Nigerian farmers often struggle to make the most of the spaces they cultivate. While they might receive help with fertilizers and extension services (if they’re lucky), they still can’t harvest as much as they would want from their relatively small farmlands. The country appears to be producing less per square meter of farmland for many crops than many other nations.
It turns out that a lot of the seeds our farmers use aren’t yielding that much anyway. Unless they’re getting supplied with improved seed varieties, they’ll keep harvesting quantities of produce too little to take care of their private needs. They’ll remain poor, and won’t have enough savings to expand their farming practice. It’s a self-reinforcing cycle that haunts a huge swathe of our agricultural sector today.
Companies like Value Seeds are stepping up to erase this problem and its poverty inflicting consequences. They’re researching and turning out improved seed varieties that germinate to produce higher amounts of output from local farms. And they’re making these enhanced varieties available to the people who need them the most- farmers deep in the country’s agricultural heartlands.
Value Seeds was incorporated in 2009. At the start, its co-founders, George Zangir and Cassandra George, had to run it with a limited amount of funds. But they stayed with the project, driven by the conviction that they could help solve the problems small-holder farmers faced with procuring the right seeds. In time, government financing programs began to spring up, and they were able to access the support they needed to scale.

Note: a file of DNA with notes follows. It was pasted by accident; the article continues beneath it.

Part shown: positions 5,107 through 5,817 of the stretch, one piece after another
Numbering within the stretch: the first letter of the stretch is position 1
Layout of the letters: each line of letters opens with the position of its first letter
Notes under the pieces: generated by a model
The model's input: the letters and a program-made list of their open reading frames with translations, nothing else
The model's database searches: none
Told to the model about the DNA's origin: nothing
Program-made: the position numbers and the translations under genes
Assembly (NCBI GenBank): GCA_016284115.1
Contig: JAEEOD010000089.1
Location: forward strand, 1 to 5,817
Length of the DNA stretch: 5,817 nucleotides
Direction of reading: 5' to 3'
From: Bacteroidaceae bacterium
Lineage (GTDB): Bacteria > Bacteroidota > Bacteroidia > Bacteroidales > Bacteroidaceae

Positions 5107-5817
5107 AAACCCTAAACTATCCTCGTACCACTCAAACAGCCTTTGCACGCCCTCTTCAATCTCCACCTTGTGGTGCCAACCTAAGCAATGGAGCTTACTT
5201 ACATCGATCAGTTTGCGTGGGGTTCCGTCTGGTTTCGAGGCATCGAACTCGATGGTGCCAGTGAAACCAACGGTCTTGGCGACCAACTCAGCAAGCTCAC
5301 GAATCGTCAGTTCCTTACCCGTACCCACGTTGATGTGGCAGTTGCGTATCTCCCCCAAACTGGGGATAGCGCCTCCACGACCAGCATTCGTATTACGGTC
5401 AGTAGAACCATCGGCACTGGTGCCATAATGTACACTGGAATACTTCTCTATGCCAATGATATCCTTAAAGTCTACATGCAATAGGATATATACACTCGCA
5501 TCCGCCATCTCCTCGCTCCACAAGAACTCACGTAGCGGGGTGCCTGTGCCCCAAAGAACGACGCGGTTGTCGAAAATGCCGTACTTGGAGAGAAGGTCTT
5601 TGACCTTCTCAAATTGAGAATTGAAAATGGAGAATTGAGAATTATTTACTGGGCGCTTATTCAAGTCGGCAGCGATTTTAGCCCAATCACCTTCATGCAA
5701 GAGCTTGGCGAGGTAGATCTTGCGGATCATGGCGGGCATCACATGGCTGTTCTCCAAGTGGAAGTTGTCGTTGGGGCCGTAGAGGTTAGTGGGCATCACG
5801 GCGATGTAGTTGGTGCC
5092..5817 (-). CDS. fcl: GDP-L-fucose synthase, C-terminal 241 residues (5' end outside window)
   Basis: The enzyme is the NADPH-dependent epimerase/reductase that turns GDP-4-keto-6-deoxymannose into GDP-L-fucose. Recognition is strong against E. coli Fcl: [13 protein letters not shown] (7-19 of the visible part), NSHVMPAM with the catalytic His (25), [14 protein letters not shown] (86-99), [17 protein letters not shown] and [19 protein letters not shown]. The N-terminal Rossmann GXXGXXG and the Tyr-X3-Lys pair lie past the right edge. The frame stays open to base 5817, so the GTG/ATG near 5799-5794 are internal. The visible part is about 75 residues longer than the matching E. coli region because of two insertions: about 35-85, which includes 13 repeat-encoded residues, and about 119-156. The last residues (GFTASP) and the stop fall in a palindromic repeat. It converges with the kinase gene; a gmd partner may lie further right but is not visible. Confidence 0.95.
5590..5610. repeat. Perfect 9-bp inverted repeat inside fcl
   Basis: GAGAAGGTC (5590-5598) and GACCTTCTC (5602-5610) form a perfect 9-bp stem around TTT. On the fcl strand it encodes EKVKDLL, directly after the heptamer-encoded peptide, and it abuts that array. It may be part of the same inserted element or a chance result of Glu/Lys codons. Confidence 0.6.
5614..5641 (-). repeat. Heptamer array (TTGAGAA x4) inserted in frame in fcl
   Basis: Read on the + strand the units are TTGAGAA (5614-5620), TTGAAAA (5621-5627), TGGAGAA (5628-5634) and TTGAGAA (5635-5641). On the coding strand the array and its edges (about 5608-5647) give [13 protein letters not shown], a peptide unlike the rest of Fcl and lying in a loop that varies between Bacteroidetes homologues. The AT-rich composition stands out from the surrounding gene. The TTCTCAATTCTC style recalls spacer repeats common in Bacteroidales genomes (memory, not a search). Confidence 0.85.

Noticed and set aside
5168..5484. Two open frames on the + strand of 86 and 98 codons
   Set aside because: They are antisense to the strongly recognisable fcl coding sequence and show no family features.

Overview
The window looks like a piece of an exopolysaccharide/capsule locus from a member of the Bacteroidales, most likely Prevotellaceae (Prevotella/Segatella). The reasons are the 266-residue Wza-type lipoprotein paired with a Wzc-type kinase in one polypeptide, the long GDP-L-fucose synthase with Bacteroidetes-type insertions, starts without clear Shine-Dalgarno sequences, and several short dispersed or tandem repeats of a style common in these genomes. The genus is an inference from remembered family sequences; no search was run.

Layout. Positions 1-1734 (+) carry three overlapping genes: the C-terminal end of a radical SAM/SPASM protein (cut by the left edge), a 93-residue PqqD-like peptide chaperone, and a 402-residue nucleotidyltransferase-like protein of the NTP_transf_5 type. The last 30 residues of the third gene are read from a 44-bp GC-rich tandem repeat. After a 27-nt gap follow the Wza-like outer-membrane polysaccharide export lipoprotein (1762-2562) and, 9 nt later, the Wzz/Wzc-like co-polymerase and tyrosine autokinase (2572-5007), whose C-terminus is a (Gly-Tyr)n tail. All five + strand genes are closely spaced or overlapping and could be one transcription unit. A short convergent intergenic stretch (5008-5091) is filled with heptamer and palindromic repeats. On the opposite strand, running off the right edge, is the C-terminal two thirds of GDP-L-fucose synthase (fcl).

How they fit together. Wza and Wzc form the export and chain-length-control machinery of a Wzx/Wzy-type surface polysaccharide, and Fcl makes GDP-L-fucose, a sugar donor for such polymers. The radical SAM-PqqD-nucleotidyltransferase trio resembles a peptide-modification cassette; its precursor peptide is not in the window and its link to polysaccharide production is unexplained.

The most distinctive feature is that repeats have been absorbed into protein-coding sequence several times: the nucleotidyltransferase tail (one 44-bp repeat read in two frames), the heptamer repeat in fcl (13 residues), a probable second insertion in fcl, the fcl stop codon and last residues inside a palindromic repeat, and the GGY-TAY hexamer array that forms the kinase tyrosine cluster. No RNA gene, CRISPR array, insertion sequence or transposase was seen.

In the decade since it began churning out and distributing seeds, it has positively impacted the lives of thousands of crop growers. Thanks to its collection of upgraded cereal and legume seeds, vegetables and tuber crops, many farming families and communities have seen significant improvements in their nutrition, the quantities of produce they make, and the financial gains they’re able to realize from their occupation.
Apart from their research and distribution activities, Value Seeds has also trained farmers in best agronomic practices, a project it has undergone as part of its commercial extension service. This service started off in 2016 and has thus far targeted over 15,000 farmers in Benue, Kaduna, Kano, and Katsina states. The company is currently pushing for an expansion of its programs to other states in the country.
The next frontier for Value Seeds appears to be the South West, where millions of farmers also have a hard time getting the type of input that could drive up the level of output from their fields. They hope to reach crop growers in the states of the region with packaged seeds, dressing material, and extension services.
In the meantime, the company continues to stretch its sphere of activity, and help on Nigeria’s drive towards a more self-sufficient agricultural sector.
Source: Value Seed Ltd